The difference between community management and social media

Community management is one of those roles for which everyone assumes that they know exactly what it is that you do. “Oh, you’re a community manager …so, you do social media, right?”

If only the answer were that simple.

Community is a discipline within an organization, such as engineering, design, marketing or business development. Let’s revisit again the goals of community within a startup:

  • Connect users to one another
  • Make users happy
  • Make users stay (retention)

In contrast, the goals of social media are to:

  • Engage with current and potential users
  • Increase brand awareness and reach
  • Distribute relevant content to your audience
  • Provide customer support (a poor use case in my opinion, but that’s another topic)

More than social

Only one (and a half) of social media goals align with community goals. Social media is a communication channel and just one of many potential tools for engaging with and growing a community. To put this in context, social media is for community managers what Bootstrap is for developers — maybe you use it, maybe you don’t.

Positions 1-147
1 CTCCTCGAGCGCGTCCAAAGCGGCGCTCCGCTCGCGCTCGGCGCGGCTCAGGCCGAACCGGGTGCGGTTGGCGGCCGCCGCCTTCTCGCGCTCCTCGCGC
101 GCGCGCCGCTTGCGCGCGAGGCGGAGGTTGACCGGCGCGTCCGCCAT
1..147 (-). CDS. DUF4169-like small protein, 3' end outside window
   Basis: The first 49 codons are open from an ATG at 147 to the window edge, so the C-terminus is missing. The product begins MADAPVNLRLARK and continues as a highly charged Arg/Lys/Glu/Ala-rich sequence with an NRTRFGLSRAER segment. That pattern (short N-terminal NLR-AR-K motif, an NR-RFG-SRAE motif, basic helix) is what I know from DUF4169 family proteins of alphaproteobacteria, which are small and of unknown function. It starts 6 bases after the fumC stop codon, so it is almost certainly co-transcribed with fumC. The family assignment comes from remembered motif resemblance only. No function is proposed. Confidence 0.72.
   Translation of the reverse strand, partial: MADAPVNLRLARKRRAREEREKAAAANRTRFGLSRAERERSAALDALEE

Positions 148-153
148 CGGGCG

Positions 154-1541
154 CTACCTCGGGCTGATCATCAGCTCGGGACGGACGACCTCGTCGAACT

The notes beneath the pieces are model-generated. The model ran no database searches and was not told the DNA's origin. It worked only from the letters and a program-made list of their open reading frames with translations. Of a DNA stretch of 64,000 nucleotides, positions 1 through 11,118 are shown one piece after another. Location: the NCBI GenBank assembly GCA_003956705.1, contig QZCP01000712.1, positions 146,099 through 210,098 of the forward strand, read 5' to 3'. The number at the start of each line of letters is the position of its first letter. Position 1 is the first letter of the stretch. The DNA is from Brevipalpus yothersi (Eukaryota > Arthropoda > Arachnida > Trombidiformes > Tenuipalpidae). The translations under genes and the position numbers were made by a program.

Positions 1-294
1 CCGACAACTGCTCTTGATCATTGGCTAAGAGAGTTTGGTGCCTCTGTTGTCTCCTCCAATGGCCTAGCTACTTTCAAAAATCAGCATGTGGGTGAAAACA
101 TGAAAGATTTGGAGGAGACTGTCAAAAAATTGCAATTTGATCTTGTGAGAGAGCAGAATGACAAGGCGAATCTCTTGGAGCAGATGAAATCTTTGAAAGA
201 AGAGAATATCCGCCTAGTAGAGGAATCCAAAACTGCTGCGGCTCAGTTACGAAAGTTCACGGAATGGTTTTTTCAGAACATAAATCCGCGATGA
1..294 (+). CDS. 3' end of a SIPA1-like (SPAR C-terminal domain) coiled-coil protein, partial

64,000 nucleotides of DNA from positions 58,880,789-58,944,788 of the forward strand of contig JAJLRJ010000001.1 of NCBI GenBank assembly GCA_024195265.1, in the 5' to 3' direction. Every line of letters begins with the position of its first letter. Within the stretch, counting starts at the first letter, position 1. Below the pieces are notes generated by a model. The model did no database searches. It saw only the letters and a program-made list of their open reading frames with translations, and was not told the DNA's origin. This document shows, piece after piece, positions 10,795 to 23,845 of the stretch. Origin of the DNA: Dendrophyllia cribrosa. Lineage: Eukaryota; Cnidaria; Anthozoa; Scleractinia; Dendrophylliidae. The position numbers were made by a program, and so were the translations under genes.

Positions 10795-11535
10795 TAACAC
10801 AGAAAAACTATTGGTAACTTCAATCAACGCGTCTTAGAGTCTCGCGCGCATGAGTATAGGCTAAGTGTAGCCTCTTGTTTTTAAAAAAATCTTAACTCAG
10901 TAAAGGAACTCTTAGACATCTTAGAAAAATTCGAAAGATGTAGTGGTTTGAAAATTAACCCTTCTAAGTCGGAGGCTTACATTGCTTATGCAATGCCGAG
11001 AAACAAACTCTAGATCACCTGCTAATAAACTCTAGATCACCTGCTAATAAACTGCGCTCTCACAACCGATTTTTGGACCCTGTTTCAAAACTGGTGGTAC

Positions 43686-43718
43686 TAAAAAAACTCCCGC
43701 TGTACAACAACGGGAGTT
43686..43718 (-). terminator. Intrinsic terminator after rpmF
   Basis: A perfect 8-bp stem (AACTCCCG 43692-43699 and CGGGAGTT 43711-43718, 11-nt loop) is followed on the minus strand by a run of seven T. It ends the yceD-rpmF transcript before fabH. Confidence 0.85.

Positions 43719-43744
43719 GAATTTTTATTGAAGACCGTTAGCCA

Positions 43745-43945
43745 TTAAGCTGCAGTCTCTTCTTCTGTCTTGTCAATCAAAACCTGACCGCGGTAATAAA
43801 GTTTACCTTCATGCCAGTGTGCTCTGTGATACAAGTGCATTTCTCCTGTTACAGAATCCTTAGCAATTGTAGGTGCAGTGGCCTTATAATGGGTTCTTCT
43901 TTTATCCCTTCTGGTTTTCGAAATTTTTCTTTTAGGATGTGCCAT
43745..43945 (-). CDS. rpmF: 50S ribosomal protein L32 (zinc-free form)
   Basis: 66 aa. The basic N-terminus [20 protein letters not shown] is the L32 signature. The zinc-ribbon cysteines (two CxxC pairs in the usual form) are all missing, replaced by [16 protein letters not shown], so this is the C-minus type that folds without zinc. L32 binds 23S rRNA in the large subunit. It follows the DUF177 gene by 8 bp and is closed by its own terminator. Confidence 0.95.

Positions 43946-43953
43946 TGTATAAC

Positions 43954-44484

However, social media is not just a tool for community managers; it’s a tool for marketers and advertisers too. This is why you’ll see so many agencies package social media services and jobs as “community management.” Don’t buy into this unless you want your social media content to be a self-promotional stream (meh, unfollowing now) of less-than-valuable information.

Understandably, this is also why when hiring for community management, you’ll be flooded with applications from candidates with purely social media backgrounds. This will very likely change over the next couple years.

Alas, there are so many other tools to help accomplish community: in-person conversations, events, forums, product features, listservs, newsletters, person-to-person information architecture, ambassador programs, super user programs, and oh, so much more! But remember, these are just tools.

By framing community as a discipline rather than as a set of tools, you’re setting yourself up for a much more effective outcome that’s unlimited in scope and potential, both in terms of loyalty and ROI — all in the name of building community.

Interested in workspace? Get in touch.